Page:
Hope, Recycled

 

 

 

 

a revolution

in growing, cooking, packing

a packet of crisps,

who’d think it;

a salty snack could

save the world

in small ways;

solutions from re-thinking

how crisps were packaged,

no plastic,

each compostable packet

eco, logical,

inside, taste,

all natural, renewable

energy supply,

well grown

ingredients

from one locality

blended and encased ethically;

clever.

Yes, I really am this excited about a packet of crisps! Just in case anyone is concerned, I get no kickbacks for saying any of the following. In our quest to lower our plastic use and become more eco while meeting extra health and mobility needs, I have discovered Two Farmers Crisps, which uses 100% compostable packaging, is hand-cooked using local gubbins, with salt harvested by hand and crystallised using renewable energy. It contains no palm oil and has limited food production and transport miles. It goes to show you don’t have to be a climate scientist or member of a government to be a pioneer in protecting the future of planet or people! Nor do they cost a fortune, though they’re not dirt cheap either; £1 a pack, less in bulk. At that price, we can enjoy them as a treat but not get fat on munching them.

This revelation comes as we open the box from Plastic Free Pantry. Delivery is important. (We’ve no car as yet, I can’t walk more than 5 yards aided or propel my wheelchair). No, we could not afford to buy all our stuff from this store. We chose bulk buys and a couple of subscriptions. We unpack rice, nuts, spice, and wrapperless chocolate drops all in easily recycled paper, card, and compostable cellophane-like material. Chocolate, I have chocolate! A jar of stock, and an experiment; a bag of locally grown yellow pea power; an alternative to chickpea power for those trying to cut out or cut down on egg. At the bottom of it all, hessian cleaning squares, made from old coffee sacks at 75p. Add the basic tins and bottles we buy from a supermarket and the vegetables from local grocers and we’ve massively reduced our plastic already.

Then the bag from Surfers Against Sewage and there’re tears of joy again. Yes, seriously, I am that emotionally invested. Steal straws – I need them because of dexterity issues, – a stylish reusable bamboo coffee mug and water bottle for my husband. Little things that, longterm, save time, environment and money. Eco cotton buds, a bit more expensive, but we’ll save in other ways. We have to.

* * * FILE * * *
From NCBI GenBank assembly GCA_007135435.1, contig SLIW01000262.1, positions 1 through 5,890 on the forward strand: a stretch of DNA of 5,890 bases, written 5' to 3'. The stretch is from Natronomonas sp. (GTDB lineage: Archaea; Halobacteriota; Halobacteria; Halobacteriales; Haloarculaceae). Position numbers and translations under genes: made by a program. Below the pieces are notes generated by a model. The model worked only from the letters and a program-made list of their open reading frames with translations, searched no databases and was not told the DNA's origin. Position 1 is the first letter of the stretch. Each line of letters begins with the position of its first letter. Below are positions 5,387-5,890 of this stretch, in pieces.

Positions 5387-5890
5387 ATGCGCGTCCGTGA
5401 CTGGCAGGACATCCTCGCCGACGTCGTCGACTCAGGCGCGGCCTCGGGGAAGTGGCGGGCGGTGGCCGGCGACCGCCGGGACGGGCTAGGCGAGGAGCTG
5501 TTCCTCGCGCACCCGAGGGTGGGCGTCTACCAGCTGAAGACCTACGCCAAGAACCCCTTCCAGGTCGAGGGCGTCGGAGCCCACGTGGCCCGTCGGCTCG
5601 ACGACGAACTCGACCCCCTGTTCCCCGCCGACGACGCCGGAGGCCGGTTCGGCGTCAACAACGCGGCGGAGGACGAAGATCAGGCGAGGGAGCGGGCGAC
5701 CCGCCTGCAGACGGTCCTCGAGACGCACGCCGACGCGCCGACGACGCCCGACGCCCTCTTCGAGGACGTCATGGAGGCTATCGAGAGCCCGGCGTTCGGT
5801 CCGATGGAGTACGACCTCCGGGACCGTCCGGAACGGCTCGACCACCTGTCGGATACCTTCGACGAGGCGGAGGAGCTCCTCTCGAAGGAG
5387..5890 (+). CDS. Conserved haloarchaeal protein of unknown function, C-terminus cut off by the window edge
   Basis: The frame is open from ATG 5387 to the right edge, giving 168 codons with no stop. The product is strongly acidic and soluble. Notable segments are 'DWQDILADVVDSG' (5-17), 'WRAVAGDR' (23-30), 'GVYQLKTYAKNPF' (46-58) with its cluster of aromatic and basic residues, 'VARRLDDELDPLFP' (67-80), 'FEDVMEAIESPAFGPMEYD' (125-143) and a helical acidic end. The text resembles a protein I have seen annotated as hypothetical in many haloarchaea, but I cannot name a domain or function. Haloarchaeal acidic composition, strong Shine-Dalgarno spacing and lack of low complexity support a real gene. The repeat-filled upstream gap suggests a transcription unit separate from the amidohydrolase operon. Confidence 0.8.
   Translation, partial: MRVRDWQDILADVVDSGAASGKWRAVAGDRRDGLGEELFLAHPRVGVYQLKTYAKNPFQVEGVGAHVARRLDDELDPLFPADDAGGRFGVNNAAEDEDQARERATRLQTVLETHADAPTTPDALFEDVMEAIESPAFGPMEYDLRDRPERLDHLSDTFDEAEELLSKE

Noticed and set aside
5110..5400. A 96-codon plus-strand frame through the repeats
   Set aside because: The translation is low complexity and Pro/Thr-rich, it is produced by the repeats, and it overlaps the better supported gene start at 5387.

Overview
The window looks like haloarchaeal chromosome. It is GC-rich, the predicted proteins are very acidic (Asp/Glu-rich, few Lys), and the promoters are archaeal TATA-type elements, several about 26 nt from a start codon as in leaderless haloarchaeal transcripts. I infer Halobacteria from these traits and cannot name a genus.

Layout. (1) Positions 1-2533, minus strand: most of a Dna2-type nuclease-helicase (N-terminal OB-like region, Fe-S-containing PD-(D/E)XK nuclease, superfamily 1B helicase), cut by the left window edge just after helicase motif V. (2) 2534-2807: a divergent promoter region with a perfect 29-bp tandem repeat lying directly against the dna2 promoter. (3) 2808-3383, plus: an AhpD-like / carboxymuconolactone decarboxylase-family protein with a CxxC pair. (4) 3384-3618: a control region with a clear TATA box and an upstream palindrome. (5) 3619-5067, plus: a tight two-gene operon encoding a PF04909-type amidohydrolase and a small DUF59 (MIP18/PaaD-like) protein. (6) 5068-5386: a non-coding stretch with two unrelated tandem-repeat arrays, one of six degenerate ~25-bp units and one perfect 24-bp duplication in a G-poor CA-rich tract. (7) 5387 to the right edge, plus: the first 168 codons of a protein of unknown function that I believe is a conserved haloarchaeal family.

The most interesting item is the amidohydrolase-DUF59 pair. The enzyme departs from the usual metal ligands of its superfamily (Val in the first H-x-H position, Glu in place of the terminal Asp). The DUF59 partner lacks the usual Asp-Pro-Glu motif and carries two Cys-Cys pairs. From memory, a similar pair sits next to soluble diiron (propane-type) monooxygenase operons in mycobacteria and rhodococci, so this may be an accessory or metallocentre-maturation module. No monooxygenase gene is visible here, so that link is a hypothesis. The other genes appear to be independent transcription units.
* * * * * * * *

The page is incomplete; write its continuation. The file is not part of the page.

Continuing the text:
We’ve found a zero waste shop. It’s not accessible but it is linked to a wheelchair accessible vegan cafe run by a celiac, which means our whole family can eat there safely and comfortably. I can linger over a cuppa while my favourite human nips upstairs to refill house and body cleaning stuff. Maybe not everything, but what we can. We make some ourselves too; vinegar, lemons, bicarbonate of soda and eucalyptus oil go a long way and are less expensive than many big brands and some supermarket own brands.

I talked to the cafe and shop owner and she said that in quiet times they are happy to go to do the legwork for us and bring what we want to buy down to the cafe. Warmed and encouraged by this, I suggested putting a basic ‘menu’ of what the shop sold in the cafe. They’d drum up more general custom and help people with mobility issues buy stuff.

steel straws

and bamboo cups

for coffee on the run

water bottles, not single use,

clean tools –

behold my weapons

against ocean being strangled;

bamboo cotton buds!

Antonia Sara Zenkevitch

I’d love to hear your sustainability stories. It would be great to share inspiration from around the world on the ways, small or large, that people are shifting the tide. Please add your news to the comments or give me a pingback, so we can celebrate and reblog your triumphs on upcoming Sustainability Sundays.

And remember, hope can be found anywhere, even in some packet of crisps.

 

 

5 Comments

  1. willowdot21 says:

    Great post , great title 💜💜

    1. antoniazen says:

      😊 Glad you like it, Willow!

      1. antoniazen says:

        ❤️

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